Saturday, October 8, 2011

Gamble and Dick and Felix Francis

I fell in love with Dick Francis' books while attending college and worked my way through the series expeditiously.  I waited impatiently every year for his new gift to the Queen and Queen Mother so that he could continue to educate me about occurrences behind-the-scenes in British racing even as he tantalized with his sometimes uncomfortably graphic torture scenes.  I admired his phlegmatic heroes who faced hard decisions and continued to do the "right" thing without agonizing over their actions even as I was enlightened about the grit and determination required to be a successful jockey in a very competitive sport.  I have always wanted to learn to ride a horse but unfortunately am very afraid of the fall that I could experience from such a height since I have the stature, if not the personality, of a jockey.  My mind boggles at the idea of trying to saddle a being who can knock me over with its head, let alone control where we are going!  Maybe one of these days I will muster up the courage to get on a small pony...

Gamble is an intriguing look at the world of finance (with a few pithy comments about the state of America's self-regulation or lack thereof) with the author's trademark flavoring of the British racing world.  The gradual buildup of tension even as the main character fears his personal life is about to crash and burn is mesmerizing even as one feels the loss of his chosen vocation and how it flavors his life since he continues to visit his beloved racetracks even though he can no longer experience them up close and personal the way he used to.  Another enjoyable tale.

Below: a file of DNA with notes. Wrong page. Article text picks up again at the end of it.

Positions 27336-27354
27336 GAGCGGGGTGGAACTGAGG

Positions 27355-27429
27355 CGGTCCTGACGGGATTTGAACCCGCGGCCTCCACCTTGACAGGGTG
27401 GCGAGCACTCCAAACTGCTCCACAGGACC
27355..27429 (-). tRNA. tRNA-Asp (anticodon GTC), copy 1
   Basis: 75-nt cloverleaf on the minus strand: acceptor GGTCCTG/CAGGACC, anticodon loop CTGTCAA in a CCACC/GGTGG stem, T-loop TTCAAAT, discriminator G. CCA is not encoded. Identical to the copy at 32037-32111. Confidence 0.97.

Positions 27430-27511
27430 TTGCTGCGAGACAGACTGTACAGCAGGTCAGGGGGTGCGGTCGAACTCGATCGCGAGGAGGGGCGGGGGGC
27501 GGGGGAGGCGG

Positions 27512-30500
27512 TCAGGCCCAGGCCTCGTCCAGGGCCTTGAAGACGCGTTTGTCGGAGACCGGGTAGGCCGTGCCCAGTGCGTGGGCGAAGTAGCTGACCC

Goodreads review:  Gamble


  1. Sounds very interesting.

    although I like horses I don't think I would ever get on one. I have the same 'falling off' issues you do. lol

  2. Yes, I still vividly remember visiting a friend's family and having the guy pick up the horse's hoof to look at, handing it to me, and the horse leaning on me...briefly...once I started falling over...they realized it was not going to work!